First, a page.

Network Time Protocol (NTP) is an internet protocol designed for time synchronization over packet-switched networks like the Internet. NTP uses the intersection algorithm to mitigate the effects of variable network latency and keep your system clock within a few milliseconds of Coordinated Universal Time (UTC).
Linux systems keep the time in UTC, but you can set the timezone to your local timezone. This article explains how to set the timezone on an Ubuntu Linux cloud server and use NTP to synchronize the time.
To check your current timezone, log in to your server and display the date and time.
$ date Fri 01 Apr 2022 04:21:00 PM UTC
Notice the timezone is UTC. You can also verify this by viewing
$ cat /etc/timezone Etc/UTC
By default, Vultr's Ubuntu servers use UTC timezone, which is usually preferable if you manage servers in different locations. However, you can set the server to your local timezone by following these steps.
View a list of all timezones.
$ timedatectl list-timezones
Select your desired timezone and take note of the exact name and capitalization. You can use SPACE and B to page forward and backward or your arrow keys to move one line at a time through the list. When finished, type Q to exit the list.
For this example, choose Antarctica/South_Pole.
Set the timezone with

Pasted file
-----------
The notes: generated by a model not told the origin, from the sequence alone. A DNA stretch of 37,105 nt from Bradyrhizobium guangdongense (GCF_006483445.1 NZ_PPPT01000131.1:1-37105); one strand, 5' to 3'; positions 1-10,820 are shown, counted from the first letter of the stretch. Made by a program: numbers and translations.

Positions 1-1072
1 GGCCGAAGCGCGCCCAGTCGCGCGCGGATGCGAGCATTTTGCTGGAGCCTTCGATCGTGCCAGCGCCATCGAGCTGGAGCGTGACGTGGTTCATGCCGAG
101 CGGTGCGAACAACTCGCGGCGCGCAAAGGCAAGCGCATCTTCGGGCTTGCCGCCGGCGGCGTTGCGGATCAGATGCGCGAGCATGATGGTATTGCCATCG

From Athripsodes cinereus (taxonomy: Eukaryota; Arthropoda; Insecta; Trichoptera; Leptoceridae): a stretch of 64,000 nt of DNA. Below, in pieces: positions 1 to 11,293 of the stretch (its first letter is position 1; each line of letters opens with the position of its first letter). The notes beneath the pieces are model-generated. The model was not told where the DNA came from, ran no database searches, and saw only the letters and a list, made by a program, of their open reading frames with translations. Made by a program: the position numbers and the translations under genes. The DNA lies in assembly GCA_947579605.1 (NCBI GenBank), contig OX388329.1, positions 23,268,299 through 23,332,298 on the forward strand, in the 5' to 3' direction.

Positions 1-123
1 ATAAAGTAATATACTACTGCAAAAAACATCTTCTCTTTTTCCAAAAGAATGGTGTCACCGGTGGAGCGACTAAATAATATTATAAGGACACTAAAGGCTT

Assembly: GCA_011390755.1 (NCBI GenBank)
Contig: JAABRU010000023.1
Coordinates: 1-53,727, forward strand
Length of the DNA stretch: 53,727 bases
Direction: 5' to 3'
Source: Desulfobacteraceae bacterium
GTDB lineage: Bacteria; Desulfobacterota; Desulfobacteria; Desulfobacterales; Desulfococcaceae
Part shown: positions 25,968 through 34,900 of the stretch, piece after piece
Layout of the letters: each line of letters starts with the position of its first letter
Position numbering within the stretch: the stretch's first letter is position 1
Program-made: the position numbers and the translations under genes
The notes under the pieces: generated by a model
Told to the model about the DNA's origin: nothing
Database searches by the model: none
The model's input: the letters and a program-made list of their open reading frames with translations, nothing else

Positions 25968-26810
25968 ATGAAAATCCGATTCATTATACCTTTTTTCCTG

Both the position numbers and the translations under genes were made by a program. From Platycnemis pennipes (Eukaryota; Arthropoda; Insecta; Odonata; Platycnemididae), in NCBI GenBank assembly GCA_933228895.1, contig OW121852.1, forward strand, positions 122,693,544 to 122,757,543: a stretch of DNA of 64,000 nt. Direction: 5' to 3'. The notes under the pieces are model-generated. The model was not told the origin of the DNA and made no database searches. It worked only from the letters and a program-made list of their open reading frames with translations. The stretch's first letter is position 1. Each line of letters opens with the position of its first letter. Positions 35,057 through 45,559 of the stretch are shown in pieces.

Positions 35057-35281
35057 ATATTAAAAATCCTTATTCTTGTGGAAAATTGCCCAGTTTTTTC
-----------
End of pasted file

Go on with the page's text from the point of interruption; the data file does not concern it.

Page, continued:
timedatectl. You must be root or use sudo.
$ sudo timedatectl set-timezone Antarctica/South_Pole
Verify the timezone by viewing
$ cat /etc/timezone Antarctica/South_Pole
Check the time to verify the changes.
$ date Sat 02 Apr 2022 04:22:00 AM NZST
Notice the timezone now shows NZST, indicating the time at the South Pole.
If you decide to return to UTC later, run
timedatectl again with the UTC timezone.
$ sudo timedatectl set-timezone Etc/UTC
Vultr's Ubuntu systems have the
timesyncd service enabled by default to synchronize their time with an NTP server. You can verify this by running
$ timedatectl status Local time: Sat 2022-04-09 04:23:00 NZST Universal time: Fri 2022-04-08 16:23:00 UTC RTC time: Fri 2022-04-08 16:23:00 Time zone: Antarctica/South_Pole (NZST, +1200) System clock synchronized: yes NTP service: active RTC in local TZ: no
The System clock synchronized: yes and NTP service: active lines confirm that the system clock has synchronized with an NTP server. If you see these, you can proceed to the next section. Otherwise, start the service with
timedatectl. Again, you need to be the root user or use sudo.
$ sudo timedatectl set-ntp on
Wait a few minutes for the timesyncd service to start, then verify the status.
$ timedatectl status
Vultr configures new Ubuntu servers with constant.com NTP servers, which are low-latency servers on our network infrastructure. You can examine the configuration by viewing
$ cat /etc/systemd/timesyncd.conf [Time] NTP=1.time.constant.com 2.time.constant.com 3.time.constant.com #FallbackNTP=ntp.ubuntu.com #RootDistanceMaxSec=5 #PollIntervalMinSec=32 #PollIntervalMaxSec=2048
If you need to use specific NTP values, see the manpage at ubuntu.com and adjust the file to your needs. When finished, restart the service.
$ sudo systemctl restart systemd-timesyncd.service